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Half-castes and a colonial past

Congo Blues

Jonathan Robijn

Morgan is a jazz pianist from Brussels, with Congolese roots. He has banished the images of his childhood in the tropics from his memories… Until an out-of-the-blue encounter changes his life, that is. On returning from a gig one morning, he finds a young white woman slumped against the garden wall. He offers her shelter to prevent her from freezing to death. However, it soon becomes clear that her mysterious and unpredictable behaviour is awakening chilling memories within him. What started as an apparently coincidental encounter ends in a quest of extraordinary proportions.

Crippled melancholy, colonial wounds. Powerful voice.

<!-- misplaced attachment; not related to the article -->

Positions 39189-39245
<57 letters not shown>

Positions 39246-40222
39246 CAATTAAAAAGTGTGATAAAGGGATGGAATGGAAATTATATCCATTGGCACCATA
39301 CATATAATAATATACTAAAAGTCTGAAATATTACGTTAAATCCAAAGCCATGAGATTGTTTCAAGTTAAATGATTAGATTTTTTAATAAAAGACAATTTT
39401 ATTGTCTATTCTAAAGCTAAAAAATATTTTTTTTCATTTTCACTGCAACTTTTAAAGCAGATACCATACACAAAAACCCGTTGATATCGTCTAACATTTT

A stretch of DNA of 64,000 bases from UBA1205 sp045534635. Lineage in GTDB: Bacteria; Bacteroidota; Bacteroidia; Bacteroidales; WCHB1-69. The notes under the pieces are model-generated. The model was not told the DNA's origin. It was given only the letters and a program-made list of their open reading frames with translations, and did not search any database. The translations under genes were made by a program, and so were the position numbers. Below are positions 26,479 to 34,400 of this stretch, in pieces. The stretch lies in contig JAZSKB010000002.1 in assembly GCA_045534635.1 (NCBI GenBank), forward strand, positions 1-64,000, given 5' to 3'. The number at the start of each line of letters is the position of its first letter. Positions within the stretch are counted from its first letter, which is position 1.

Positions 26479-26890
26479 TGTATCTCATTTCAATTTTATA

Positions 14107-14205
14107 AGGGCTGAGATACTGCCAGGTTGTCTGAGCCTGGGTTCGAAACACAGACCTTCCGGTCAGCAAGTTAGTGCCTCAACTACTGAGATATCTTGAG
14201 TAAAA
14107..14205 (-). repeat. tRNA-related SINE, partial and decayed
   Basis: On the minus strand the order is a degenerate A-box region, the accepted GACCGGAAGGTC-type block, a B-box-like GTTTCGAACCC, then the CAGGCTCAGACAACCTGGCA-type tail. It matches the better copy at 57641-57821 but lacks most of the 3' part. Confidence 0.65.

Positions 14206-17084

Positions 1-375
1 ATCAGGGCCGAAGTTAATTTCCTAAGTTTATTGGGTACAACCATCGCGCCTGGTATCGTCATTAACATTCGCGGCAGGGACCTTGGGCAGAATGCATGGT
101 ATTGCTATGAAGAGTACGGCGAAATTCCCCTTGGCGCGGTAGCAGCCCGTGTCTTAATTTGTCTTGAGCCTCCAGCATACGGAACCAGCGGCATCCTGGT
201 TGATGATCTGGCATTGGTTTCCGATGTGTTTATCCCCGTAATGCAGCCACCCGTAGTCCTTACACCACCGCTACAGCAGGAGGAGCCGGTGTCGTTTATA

Frankfurter Allgemeine Zeitung

God created black and white, the devil created half-castes: those are the words with which Belgian Prime Minister Joseph Pholien would later describe the relationship between white men and black women in the Belgian Congo. It was during his time with Doctors Without Borders that Robijn first heard about an institution in the south of Rwanda where, 50 years before, children with a Belgian father and a Congolese mother had spent their childhoods. In the months leading up to the independence of the Congo, these mixed-race children were evacuated to Belgium by plane. Most of them never saw their biological parents, brothers and sisters ever again. Just like Morgan.

Robijn is a masterful conjurer of tone and mood ****1/2
De Morgen
A wonderful, subtle book
Süddeutsche Zeitung